Other nature management methods widely used in many parts of the world is the prescribed fire. The natural or human fire disturbance was a very important ecological factor in important for dry pine forests of South Lithuania as well as for raised bogs, that was suppressed from these forests. In this area there are some evidences of fire ancient presence, as trees scars in centenary Scots pine that helped to understand the ecological importance of fire in Dzukija national park ecosystems. Based on the experience of Great Britain and Latvija, where prescribed fire were applied, inside the Life project Restoration of Biological Diversity in Military Training Area and Natura 2000 site “Adazi” in 2009 it was applied a prescribed burning in some heathland areas of the Dzukija national park. In the same year it was authorized by the Lithuanian Environmental Ministry as the pilot experiment of using fire in the nature management. Due the unfavorable meteorological conditions the realization of the prescribed fire was not possible in 2009-2010. Only in the autumn of 2011 it was proper situation and on October 18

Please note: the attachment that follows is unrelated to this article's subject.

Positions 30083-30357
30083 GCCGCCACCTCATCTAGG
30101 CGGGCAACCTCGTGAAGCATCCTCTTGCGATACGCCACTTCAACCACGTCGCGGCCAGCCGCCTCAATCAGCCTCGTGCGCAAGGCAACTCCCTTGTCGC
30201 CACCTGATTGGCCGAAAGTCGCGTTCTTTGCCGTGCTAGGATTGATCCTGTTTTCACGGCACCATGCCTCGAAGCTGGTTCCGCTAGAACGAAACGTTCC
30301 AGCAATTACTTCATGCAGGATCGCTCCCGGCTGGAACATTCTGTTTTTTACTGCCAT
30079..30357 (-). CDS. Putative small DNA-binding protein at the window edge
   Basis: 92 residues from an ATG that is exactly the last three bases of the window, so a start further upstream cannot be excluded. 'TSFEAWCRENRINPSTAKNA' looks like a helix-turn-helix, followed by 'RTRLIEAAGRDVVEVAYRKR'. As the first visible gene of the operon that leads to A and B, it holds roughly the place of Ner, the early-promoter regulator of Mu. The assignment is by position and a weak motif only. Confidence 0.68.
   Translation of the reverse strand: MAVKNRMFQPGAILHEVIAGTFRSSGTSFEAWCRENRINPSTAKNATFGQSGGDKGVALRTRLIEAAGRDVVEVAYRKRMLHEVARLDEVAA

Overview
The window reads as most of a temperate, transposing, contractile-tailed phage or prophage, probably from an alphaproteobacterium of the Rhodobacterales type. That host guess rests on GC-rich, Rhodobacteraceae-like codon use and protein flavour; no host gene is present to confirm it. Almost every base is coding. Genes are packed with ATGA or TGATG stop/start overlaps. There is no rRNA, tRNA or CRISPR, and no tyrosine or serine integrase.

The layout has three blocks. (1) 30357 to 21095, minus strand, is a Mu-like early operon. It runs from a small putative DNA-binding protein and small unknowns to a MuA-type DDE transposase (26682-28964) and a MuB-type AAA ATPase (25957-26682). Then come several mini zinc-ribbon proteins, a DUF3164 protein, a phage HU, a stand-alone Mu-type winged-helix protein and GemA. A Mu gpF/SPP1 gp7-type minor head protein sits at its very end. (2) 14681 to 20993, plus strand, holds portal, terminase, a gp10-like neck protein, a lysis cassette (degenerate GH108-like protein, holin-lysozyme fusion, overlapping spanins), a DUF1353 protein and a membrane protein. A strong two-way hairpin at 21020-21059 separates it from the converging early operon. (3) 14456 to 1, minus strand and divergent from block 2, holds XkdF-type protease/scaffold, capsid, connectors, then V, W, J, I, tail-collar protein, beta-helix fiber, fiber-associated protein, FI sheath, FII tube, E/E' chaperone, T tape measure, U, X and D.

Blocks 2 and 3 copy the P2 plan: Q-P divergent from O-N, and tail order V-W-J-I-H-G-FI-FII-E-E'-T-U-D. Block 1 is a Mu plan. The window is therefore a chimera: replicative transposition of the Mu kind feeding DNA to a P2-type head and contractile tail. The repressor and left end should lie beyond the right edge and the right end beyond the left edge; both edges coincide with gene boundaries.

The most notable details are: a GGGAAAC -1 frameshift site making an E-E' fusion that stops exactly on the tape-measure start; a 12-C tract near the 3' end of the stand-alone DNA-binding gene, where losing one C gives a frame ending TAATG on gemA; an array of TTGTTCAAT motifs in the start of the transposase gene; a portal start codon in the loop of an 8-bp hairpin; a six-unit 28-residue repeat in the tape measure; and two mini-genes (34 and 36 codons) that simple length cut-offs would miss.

the first prescribed fire in Lithuaniawas implemented by the protected area staff with the assistance of the Druskininkai State Forestry Enterprize. (Fig. 2). Overall 5 plots of 10.1 ha area were burned on the swells of the ground with purpose to create open plots for Black Grouse mating and to renew heathland communities (Fig. 3).